US: Is there a way to revive drought-stricken soil?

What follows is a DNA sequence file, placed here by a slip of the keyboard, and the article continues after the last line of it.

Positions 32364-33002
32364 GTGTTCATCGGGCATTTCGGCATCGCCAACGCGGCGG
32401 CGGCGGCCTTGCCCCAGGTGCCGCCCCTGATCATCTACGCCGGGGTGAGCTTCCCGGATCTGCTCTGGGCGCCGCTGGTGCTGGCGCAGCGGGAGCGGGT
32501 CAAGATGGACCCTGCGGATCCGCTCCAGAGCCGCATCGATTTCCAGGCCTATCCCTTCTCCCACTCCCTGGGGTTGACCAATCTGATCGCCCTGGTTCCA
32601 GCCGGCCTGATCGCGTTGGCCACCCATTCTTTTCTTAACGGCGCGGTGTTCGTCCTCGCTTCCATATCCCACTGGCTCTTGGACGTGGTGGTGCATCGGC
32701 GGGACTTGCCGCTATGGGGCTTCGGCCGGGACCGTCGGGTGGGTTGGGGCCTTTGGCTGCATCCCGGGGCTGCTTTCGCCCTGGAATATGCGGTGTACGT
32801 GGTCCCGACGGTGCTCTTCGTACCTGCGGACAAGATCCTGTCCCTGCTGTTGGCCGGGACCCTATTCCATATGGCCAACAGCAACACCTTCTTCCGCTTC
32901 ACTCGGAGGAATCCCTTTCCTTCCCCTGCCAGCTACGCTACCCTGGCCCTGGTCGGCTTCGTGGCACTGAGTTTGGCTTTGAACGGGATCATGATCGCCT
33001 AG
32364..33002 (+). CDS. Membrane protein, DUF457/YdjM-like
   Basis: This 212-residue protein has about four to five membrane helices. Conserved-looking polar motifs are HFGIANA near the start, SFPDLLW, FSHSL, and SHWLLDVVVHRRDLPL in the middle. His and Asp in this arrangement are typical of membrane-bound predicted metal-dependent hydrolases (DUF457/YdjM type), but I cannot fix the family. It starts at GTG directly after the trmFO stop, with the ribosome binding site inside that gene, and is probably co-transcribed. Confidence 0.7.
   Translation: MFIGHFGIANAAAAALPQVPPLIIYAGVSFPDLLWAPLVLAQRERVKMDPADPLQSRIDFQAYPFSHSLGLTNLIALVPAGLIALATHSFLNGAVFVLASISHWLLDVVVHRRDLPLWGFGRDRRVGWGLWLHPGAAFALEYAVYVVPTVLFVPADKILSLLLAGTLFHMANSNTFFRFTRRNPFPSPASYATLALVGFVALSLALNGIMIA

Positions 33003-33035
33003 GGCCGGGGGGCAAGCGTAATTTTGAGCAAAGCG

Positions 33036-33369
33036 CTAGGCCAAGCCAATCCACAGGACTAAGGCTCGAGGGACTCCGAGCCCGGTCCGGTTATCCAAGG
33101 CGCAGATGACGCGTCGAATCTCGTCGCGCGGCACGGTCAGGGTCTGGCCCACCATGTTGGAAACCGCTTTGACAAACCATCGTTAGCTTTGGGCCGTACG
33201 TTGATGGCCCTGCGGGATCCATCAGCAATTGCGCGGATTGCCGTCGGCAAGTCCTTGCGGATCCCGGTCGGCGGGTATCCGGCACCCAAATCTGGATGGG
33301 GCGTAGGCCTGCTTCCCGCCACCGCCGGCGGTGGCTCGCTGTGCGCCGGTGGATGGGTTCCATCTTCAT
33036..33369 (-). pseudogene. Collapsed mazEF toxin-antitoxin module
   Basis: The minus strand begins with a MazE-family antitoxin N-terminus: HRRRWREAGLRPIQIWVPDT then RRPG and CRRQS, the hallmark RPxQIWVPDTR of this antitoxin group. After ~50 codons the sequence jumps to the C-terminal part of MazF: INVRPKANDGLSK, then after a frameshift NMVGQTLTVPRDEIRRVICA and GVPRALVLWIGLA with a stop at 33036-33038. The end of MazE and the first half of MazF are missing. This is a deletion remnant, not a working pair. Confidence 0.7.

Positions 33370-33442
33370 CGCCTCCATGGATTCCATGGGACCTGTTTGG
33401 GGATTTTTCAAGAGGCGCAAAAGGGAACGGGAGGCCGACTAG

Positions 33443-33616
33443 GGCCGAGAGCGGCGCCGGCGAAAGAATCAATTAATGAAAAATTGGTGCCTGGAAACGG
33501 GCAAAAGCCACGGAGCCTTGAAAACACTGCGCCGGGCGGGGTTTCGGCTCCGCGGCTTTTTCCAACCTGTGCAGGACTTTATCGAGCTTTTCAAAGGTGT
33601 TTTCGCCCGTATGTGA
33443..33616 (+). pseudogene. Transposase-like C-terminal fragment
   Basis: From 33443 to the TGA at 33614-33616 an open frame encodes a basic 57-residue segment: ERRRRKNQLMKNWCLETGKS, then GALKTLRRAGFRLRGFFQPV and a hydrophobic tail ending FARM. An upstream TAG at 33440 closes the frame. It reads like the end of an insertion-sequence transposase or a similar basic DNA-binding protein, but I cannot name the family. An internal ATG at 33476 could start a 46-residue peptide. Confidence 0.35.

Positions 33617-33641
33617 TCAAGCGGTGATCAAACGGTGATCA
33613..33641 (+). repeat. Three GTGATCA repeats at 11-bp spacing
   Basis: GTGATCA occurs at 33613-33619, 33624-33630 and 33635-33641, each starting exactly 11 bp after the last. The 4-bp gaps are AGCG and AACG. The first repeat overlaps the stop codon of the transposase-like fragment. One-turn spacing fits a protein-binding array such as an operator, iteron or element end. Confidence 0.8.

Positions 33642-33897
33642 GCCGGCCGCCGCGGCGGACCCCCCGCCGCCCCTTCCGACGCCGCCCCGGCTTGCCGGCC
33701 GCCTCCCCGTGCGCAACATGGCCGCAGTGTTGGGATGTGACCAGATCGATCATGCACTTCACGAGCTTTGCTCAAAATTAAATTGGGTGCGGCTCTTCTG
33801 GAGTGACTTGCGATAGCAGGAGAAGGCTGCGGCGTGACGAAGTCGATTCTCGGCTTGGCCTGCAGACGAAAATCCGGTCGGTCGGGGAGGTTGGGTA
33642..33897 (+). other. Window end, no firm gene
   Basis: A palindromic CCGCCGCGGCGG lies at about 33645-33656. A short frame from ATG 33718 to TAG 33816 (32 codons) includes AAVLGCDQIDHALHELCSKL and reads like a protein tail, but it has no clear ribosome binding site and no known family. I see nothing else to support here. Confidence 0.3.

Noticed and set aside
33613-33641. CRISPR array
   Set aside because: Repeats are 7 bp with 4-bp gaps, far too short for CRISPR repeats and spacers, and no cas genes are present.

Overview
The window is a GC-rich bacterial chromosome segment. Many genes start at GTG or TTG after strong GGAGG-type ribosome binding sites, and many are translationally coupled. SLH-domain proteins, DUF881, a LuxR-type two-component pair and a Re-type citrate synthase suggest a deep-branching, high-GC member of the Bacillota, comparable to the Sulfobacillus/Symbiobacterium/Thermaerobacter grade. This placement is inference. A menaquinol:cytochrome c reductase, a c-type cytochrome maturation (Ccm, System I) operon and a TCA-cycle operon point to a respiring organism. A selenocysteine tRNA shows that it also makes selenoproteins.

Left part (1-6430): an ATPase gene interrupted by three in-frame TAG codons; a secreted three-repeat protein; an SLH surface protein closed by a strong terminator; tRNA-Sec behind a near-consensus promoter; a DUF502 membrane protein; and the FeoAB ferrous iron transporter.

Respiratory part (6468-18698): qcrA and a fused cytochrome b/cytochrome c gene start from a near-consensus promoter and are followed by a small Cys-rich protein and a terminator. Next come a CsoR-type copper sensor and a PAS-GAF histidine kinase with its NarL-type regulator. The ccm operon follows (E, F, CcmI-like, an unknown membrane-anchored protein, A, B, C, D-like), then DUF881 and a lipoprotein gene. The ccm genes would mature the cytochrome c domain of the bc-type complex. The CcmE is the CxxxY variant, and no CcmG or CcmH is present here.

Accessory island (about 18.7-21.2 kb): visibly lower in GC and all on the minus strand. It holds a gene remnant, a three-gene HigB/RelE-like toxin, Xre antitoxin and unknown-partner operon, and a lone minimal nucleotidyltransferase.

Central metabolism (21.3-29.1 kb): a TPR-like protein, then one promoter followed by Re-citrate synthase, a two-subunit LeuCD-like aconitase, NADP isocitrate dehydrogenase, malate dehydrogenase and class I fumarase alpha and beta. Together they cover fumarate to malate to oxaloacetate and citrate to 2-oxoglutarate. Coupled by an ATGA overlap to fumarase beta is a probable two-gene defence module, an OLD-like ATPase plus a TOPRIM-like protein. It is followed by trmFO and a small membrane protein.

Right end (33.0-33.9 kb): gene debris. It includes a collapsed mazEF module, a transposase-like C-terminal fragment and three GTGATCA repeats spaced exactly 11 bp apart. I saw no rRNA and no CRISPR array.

In Colorado, potato-farming brothers are saving water by using cover crops innovatively. Among the myriad strategies farmers in Colorado’s San Luis Valley have attempted during a decade-long, soil-wracking drought is planting cover crops: efficient plants that enhance the soil’s ability to hold water. Cover cropping has helped Brendon Rockey slash water use by 40 percent and eliminate synthetic fertilizers. “It’s all about building a resilient system that takes care of itself,” Rockey said of his business, Rockey Farms, which he operates with his brother, Sheldon, 41. The Rockeys’ cover crop mix includes legumes that pull nitrogen from the air and store it in the soil, allowing the brothers to create nitrogen-rich fields without dousing them in chemicals. More organic matter in the ground, like decomposing roots of the cover crops, makes better soil; better soil needs less water; less water means more valley farmers can sustain their livelihoods. More